Cystic Fibrosis

Can Medical Marijuana help with Cystic Fibrosis symptoms? Read below to learn more. 

The United States is among the countries with the highest incidence of CF, with about 30,000 people currently living with the disease. Approximately 1 in 2,500 to 3,500 Caucasian babies are diagnosed with CF in the U.S. This ratio is much lower among African Americans at 1 in 17,000 births and for Asian Americans at 1 in 31,000. Approximately 1,000 new cases of cystic fibrosis are diagnosed each year in the U.S., with more than 75 percent being diagnosed by age 2.

Life expectancy for patients with CF has significantly increased in the past few years. The median age of survival is around 47 years, with many patients living into their 50s or 60s.

What is Cystic Fibrosis? 

Cystic fibrosis is a progressive genetic disease affecting the lungs, pancreas, and other organs. CF is a chronic disease that causes a build-up of thick, sticky mucus in the lungs, digestive tract, and other body areas. It is one of the most common chronic lung disorders in children and young adults and is life-threatening.

Approximately 40,000 children and adults in the United States have cystic fibrosis, which can affect people of any ethnicity or race. In people with CF, mutations in the cystic fibrosis transmembrane conductance regulator (CFTR) gene cause the CFTR protein to stop working correctly to help move chloride, a component of salt, to the cell surface. 

What are the symptoms?

Any baby born in the United States is tested for Cystic Fibrosis shortly after birth as part of newborn screening. Finding CF early is essential to start treatment immediately, which can help delay or prevent complications. Some people with CF show signs of the condition soon after birth, although symptoms might not be seen until adulthood in milder cases.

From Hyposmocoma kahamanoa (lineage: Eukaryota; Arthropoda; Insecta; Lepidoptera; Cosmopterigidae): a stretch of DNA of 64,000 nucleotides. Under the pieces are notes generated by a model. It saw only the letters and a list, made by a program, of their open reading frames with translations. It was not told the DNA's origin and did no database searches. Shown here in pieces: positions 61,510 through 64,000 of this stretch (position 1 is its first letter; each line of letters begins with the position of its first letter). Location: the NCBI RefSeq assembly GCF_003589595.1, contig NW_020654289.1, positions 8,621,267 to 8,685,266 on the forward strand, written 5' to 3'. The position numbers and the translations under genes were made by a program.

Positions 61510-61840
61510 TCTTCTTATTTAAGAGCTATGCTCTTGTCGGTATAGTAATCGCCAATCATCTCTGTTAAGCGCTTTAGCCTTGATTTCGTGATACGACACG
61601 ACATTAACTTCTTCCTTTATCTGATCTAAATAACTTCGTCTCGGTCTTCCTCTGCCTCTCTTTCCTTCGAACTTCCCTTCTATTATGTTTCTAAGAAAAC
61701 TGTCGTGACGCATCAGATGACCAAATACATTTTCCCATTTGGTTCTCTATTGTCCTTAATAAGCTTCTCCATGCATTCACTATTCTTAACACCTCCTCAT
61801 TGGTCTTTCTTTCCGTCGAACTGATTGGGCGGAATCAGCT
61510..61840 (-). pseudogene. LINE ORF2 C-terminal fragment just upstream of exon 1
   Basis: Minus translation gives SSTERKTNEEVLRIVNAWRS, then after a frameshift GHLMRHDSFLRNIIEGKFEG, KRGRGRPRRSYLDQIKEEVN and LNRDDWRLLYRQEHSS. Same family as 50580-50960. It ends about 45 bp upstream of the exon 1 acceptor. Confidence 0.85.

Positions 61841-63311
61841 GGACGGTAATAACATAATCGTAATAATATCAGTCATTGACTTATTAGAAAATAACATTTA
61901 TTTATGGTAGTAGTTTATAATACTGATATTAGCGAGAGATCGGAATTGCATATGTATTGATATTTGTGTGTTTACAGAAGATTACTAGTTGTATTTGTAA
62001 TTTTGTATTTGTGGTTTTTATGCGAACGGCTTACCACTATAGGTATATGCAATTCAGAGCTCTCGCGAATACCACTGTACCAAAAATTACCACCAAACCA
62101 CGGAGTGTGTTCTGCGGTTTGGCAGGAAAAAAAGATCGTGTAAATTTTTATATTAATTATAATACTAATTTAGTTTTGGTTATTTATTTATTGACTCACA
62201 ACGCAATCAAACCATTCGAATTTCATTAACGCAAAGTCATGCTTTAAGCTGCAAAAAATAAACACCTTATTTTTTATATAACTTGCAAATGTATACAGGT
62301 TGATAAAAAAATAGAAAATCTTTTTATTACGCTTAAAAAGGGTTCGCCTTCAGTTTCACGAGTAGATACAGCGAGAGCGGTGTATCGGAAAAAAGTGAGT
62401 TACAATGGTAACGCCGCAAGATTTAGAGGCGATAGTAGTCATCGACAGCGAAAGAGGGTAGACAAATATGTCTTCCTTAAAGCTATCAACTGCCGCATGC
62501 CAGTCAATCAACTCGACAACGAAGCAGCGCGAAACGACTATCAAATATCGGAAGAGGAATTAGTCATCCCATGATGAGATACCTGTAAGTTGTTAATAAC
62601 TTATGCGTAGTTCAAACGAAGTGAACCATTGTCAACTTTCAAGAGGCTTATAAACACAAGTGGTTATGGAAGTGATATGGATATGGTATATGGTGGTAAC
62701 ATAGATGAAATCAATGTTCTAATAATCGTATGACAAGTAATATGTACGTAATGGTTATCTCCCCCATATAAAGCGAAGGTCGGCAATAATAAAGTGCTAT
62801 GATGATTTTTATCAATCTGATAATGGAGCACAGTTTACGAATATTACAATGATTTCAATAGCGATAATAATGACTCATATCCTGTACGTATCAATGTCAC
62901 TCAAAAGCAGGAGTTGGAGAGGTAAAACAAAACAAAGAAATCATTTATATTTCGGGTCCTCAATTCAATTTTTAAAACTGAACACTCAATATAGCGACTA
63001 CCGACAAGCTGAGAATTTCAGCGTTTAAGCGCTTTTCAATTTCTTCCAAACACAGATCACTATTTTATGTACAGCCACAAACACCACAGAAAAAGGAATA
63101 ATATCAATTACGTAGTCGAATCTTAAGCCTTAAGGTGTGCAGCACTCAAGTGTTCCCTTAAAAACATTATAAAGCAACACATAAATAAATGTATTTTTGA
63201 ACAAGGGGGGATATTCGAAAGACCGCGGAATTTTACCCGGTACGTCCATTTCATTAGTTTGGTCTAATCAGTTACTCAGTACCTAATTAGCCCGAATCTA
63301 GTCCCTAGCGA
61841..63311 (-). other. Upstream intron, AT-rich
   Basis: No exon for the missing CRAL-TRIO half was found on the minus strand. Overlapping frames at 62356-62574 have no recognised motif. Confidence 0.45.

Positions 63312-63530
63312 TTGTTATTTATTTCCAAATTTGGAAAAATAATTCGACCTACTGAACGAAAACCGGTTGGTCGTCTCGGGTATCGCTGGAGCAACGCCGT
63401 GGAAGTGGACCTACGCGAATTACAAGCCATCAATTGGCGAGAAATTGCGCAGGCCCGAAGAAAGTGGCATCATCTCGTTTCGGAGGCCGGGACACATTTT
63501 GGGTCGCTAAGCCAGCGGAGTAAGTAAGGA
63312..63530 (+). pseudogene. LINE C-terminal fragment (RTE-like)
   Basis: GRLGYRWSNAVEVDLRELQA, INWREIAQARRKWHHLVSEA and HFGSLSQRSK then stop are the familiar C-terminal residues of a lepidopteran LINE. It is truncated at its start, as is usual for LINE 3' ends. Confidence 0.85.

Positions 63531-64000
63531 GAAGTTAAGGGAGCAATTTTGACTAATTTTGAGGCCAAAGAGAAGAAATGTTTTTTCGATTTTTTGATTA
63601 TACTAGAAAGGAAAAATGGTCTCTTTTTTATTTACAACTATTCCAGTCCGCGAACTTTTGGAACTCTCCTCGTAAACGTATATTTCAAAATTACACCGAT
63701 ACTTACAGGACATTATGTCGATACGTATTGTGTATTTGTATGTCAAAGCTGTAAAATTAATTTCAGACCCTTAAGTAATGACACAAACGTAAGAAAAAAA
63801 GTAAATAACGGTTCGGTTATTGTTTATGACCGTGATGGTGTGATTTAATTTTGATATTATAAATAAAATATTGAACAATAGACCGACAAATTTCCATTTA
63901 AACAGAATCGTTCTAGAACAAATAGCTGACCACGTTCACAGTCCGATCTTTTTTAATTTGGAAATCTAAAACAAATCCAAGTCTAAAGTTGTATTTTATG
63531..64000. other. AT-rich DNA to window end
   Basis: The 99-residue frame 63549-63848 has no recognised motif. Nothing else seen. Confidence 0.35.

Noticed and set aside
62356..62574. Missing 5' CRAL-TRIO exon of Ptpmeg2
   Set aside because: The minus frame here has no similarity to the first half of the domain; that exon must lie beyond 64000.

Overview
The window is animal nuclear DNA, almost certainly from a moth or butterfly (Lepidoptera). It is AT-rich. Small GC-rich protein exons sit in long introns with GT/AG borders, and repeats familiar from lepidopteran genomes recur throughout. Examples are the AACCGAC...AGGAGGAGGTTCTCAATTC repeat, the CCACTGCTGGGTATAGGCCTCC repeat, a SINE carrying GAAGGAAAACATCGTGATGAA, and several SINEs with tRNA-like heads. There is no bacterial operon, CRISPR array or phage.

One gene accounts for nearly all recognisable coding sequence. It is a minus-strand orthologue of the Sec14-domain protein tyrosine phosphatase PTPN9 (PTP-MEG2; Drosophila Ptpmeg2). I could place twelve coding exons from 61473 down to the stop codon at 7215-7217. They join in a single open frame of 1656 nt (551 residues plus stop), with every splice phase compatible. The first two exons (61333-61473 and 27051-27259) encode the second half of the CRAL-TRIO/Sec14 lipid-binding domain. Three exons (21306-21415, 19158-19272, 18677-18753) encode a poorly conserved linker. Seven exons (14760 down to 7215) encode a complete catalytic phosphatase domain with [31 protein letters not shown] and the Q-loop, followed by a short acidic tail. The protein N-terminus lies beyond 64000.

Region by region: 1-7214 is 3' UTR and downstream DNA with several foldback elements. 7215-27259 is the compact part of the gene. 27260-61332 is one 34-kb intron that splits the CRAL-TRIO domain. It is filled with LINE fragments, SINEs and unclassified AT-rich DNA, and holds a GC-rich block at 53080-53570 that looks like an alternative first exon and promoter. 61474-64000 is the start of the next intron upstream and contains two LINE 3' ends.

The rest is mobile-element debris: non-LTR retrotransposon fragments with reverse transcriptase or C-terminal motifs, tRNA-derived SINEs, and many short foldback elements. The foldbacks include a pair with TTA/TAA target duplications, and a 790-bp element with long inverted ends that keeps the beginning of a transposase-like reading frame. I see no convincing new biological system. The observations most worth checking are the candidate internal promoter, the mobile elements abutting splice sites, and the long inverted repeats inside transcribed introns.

These are the most common symptoms of Cystic Fibrosis:

  • Thick mucus clogs in organs, such as the lungs, pancreas, and intestines
  • Sinusitis
  • The fingers and toes club due to less oxygen in the blood
  • Lung Collapse
  • Coughing up blood
  • Enlargement of the right side of the heart due to pressure in the lungs
  • Abdominal pain
  • Excess gas in the intestines
  • Rectal prolapse
  • Liver disease
  • Diabetes
  • Pancreatitis
  • Gallstones
  • Persistent Diarrhea
  • Foul-smelling or greasy stools
  • Frequent pneumonia, sinus or lung infections
  • salty-tasting skin
  • Persistent cough, often with thick mucus or blood
  • wheezing or shortness of breath
  • nasal polyps 
  • poor growth or weight gain in childhood
  • male infertility

Risk Factors for Cystic Fibrosis

Cystic fibrosis is an inherited disorder in which a person with CF has both parents pass the altered gene to them. The birth of a child with CF is often a surprise if there is no family history of CF. However, cystic fibrosis is a genetic disease. Those with cystic fibrosis have inherited two copies of the defective CF gene, and both parents must have one copy of the defective gene. People with one copy of the defective CF gene are carriers, so each time two carriers have a child, the chances are:

  • 25 percent chance the child will have CF
  • 50 percent chance the child will be a carrier but won’t have CF
  • 25 percent chance the child will not be a carrier or CF

Diagnosis of CF